• The only time speed does not win is when there are Sirens and a convoy of some political bigshot coming by, in which case speed actually wins because those convoys do not hit the brakes for anyone. I saw 1996 VW Golfs (seemingly nations preffered car for taxi) bully and jostle for position with brand new Toyota Camrys, If I am going faster than you, you either get out of the way while I am still 100 feet away or I’m getting around you via any means possible (your left, right, over you…don’t care). So many times I heard cars screech to a full stop when the come upon a car 50kmph faster only to find there was no way to get aroung and had to impale the brakes… some other muscle besides those in my legs got a serious workout from “puckering intervals”.
• Cutting people off…. Whats that? I was not sure if drivers due to the fact that cyclist are not common place, underestimate the speed we are capable of generating or can’t quite judge the speed a bicycle is travelling at. I am coming up to an exit (because I am riding on the interstate you know), my head is constantly on the swivel as I want to clear the off ramp before one of the cars attempts to get off, I am moving at a respectable clip 25/27mph, I will clear it in 3 seconds if the car behind needs only back off 2-3mph, I can cross safely and he can be on his way but without fail he guns it and tries to go around me and unto the off ramp, being that I am aware that this is the most common car/bike accident (“The Right Hander”) I inevitably  grab a hand full of breaks coming to an almost stop in the middle of an off ramp and the car comes around as well as the other cars behind him all the while giving me the stink eye…craze man they must think. Guess what happens a few yards ahead with the other cars getting on that direction of the express way come in, Yup… The saving grace in riding the highways of Abuja is that there are not that many exits so I had to deal with 5 or 6 of these on most rides.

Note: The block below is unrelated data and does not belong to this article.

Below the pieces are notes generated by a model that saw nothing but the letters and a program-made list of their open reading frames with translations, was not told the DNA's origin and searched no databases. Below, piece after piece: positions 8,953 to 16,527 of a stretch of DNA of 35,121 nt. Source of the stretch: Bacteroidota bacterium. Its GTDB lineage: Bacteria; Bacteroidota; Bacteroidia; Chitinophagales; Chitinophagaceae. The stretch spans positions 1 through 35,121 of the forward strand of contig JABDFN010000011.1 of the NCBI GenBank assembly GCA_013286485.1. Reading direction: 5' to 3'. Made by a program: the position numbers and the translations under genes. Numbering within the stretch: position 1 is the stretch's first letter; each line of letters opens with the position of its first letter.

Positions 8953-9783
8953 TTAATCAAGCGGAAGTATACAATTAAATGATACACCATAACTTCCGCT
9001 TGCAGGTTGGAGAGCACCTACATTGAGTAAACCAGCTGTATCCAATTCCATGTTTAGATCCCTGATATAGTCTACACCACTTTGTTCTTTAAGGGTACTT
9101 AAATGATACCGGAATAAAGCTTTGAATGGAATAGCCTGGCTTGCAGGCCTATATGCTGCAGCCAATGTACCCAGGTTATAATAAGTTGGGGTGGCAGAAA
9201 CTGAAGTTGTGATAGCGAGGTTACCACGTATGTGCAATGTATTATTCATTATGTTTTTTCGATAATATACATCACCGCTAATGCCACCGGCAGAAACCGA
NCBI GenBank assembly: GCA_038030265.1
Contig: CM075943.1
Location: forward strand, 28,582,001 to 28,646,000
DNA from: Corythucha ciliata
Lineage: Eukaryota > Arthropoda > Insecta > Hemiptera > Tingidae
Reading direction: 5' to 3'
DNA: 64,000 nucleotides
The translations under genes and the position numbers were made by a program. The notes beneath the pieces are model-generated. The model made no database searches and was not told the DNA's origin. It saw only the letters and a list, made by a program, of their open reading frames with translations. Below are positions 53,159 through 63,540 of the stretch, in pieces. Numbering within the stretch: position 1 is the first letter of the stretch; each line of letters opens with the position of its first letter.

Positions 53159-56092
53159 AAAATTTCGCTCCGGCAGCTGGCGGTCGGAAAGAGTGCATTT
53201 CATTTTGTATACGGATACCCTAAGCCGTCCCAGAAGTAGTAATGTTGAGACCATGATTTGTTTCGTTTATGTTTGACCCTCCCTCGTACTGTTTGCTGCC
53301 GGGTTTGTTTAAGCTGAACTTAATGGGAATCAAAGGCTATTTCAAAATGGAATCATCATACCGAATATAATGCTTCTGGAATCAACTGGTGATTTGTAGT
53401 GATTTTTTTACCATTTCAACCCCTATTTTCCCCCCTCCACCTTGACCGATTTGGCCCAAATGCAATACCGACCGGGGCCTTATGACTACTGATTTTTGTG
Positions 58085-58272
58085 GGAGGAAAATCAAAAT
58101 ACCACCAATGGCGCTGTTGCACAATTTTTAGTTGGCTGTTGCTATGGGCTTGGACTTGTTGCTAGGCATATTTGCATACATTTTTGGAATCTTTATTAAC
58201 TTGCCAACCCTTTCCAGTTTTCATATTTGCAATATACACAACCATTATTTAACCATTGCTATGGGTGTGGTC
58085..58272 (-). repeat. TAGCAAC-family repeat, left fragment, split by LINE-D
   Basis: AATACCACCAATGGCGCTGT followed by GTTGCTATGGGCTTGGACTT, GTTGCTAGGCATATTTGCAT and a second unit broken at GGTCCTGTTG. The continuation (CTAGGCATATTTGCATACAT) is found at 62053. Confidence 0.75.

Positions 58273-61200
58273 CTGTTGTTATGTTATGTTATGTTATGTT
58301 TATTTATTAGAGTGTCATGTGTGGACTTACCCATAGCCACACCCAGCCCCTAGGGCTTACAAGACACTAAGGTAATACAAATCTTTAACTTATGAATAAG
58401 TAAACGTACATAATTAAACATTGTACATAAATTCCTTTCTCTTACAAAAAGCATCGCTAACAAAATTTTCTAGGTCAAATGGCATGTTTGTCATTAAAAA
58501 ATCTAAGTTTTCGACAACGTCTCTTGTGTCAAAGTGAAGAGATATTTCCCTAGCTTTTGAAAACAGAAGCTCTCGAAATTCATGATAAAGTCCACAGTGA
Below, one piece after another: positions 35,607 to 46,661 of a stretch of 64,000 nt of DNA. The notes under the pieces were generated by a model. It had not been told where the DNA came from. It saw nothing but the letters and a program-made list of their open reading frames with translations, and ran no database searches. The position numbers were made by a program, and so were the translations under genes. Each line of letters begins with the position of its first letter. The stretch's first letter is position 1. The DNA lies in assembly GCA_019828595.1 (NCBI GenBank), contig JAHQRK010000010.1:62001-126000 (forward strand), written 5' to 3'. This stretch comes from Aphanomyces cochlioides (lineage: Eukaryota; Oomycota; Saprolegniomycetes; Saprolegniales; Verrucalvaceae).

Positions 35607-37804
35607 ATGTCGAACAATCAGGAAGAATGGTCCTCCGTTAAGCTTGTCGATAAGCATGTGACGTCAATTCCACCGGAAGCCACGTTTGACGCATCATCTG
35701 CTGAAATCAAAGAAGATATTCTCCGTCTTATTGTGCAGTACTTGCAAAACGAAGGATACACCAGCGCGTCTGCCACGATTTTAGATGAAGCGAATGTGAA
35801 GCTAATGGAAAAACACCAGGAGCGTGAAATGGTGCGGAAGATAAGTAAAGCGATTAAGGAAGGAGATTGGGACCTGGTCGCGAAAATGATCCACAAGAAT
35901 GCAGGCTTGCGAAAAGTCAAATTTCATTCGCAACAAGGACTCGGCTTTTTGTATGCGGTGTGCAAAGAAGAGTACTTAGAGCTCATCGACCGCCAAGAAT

The Best Part